• When ascites decompression is required, can remove up to 5L without giving albumin. When removing >5L, 6-8 grams per liter removed of 25% albumin should be replaced during the procedure to minimize large volume shifts.  
  • Peritoneal catheters should be removed immediately following the paracentesis to minimize the risk of secondary bacterial peritonitis.

N-Acetylcysteine (NAC) for acute liver failure

  • There is clear evidence for preventing acute liver failure in patients with acute acetaminophen overdose.
  • There is less clear evidence that NAC may be helpful in patients with acute liver failure from non-acetaminophen related causes (though there is also little harm in giving it). In one randomized placebo controlled trial with 173 patients (exclusion criteria included pregnancy, cancer, shock liver, APAP), transplant free survival was significantly better for NAC patients than for those given placebo (40% vs. 27%) though the paper was not powered to detect (and did not detect) any overall survival benefit. Avoiding liver transplant, however, is a worthy goal and giving NAC for acute liver failure can be discussed with the accepting liver transplant service (11).

Transferring to a transplant center

  • If transplant surgery is not available in-house, acute liver failure patients should be transferred immediately. A MELD score may be requested.


  1. Bernal W, Wendon J. Acute Liver Failure. New England Journal of Medicine. 2013;369(26):2525-2534. doi:10.1056/nejmra1208937.
  2. Stravitz RT, Lee WM. Acute liver failure. The Lancet. 2019;394(10201):869-881. doi:10.1016/s0140-6736(19)31894-x.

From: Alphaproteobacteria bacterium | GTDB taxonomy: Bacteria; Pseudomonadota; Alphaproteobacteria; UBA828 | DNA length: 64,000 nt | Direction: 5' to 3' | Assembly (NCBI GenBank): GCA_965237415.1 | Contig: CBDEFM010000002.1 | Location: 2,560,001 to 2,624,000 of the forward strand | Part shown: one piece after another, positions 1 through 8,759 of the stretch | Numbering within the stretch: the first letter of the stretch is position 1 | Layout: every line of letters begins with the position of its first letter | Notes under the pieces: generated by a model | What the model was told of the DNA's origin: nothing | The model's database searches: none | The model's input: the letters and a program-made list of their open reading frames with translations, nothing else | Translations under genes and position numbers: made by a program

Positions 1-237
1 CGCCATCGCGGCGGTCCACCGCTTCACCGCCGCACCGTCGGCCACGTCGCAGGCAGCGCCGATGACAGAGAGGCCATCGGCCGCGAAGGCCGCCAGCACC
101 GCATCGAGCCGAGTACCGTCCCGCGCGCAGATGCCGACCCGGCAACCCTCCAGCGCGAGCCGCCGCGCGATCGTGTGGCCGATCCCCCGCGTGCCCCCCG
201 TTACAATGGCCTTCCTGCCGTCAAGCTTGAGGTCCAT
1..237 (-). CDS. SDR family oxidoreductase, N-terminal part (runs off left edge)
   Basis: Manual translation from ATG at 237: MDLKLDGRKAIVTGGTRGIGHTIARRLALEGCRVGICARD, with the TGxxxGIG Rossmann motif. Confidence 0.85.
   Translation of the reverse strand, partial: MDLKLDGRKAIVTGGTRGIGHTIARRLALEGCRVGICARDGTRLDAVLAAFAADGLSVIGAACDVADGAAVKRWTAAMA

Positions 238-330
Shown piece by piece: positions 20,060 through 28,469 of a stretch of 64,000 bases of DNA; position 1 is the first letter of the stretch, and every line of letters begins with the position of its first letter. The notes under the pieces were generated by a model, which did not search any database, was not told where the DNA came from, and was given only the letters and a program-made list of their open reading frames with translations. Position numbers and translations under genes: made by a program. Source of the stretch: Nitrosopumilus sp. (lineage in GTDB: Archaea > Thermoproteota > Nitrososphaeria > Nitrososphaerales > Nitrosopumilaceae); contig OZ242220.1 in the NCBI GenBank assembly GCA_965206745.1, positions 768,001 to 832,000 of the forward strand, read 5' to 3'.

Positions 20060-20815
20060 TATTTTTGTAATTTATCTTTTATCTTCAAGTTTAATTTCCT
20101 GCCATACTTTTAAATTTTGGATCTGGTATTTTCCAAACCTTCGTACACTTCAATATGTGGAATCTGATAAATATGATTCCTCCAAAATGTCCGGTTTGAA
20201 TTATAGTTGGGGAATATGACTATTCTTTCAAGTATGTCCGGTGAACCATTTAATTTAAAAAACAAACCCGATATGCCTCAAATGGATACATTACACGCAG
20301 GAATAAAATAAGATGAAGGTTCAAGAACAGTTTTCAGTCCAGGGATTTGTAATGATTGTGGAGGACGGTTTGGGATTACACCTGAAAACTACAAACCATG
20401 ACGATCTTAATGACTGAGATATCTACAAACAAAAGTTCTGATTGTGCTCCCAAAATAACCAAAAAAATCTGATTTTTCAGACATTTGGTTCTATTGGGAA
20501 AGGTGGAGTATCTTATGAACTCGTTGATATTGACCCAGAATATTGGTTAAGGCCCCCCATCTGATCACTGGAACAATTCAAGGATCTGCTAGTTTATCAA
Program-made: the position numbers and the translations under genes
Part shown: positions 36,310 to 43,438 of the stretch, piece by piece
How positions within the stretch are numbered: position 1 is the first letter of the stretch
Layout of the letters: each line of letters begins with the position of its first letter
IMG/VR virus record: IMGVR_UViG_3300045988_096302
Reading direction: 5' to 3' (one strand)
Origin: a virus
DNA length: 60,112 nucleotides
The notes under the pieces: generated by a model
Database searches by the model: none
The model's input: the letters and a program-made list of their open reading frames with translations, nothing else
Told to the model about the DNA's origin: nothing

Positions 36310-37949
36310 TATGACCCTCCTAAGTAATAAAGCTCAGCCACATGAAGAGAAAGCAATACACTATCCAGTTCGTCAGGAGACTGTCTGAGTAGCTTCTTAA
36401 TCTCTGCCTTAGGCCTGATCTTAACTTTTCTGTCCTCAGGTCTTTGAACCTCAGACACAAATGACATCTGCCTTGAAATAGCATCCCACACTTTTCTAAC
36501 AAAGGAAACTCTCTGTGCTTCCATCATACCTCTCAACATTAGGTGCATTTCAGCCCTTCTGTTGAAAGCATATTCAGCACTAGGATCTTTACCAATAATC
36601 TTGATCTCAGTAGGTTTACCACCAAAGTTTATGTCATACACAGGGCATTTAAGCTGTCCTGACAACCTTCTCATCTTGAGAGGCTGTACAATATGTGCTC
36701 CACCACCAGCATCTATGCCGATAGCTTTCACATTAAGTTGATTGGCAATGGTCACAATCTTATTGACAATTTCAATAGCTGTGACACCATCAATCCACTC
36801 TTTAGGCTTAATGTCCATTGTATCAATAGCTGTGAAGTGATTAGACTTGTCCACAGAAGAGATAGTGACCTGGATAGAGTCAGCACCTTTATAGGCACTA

3. Reuben A, Koch DG, Lee WM. Drug-induced acute liver failure: Results of a U.S. multicenter, prospective study. Hepatology. 2010;52(6):2065-2076. doi:10.1002/hep.23937.
  4. LiverTox. National Institutes of Health.
  5. Harrison M. The Misunderstood Coagulopathy of Liver Disease: A Review for the Acute Setting. Western Journal of Emergency Medicine. 1996;19(5):863-871. doi:10.5811/westjem.2018.7.37893.
  6. EASL clinical practice guidelines on the management of ascites, spontaneous bacterial peritonitis, and hepatorenal syndrome in cirrhosis. Journal of Hepatology. 2010;53(3):397-417. doi:10.1016/j.jhep.2010.05.004.
  7. Gaetano JN, Micic D, Aronsohn A, et al. The benefit of paracentesis on hospitalized adults with cirrhosis and ascites. Journal of Gastroenterology and Hepatology. 2016;31(5):1025-1030. doi:10.1111/jgh.13255.
  8. Lee WM, Stravitz RT, Larson AM. Introduction to the revised American Association for the Study of Liver Diseases position paper on acute liver failure 2011. Hepatology. 2012;55(3):965-967. doi:10.1002/hep.25551.
  9. Kornerup LS, Gluud LL, Vilstrup H, Dam G. Update on the Therapeutic Management of Hepatic Encephalopathy. Current Gastroenterology Reports. 2018;20(5). doi:10.1007/s11894-018-0627-8.
  10. Chitsaz E, Nunes D. Risks and Benefits of Large Volume Paracentesis in Spontaneous Bacterial Peritonitis With Tense Ascites: Where is the Clinical Evidence? American Journal of Gastroenterology. 2014;109. doi:10.14309/00000434-201410002-02307.
  11. Lee WM, Hynan LS, Rossaro L, et al. Intravenous N-Acetylcysteine Improves Transplant-Free Survival in Early Stage Non-Acetaminophen Acute Liver Failure. Gastroenterology. 2009;137(3). doi:10.1053/j.gastro.2009.06.006.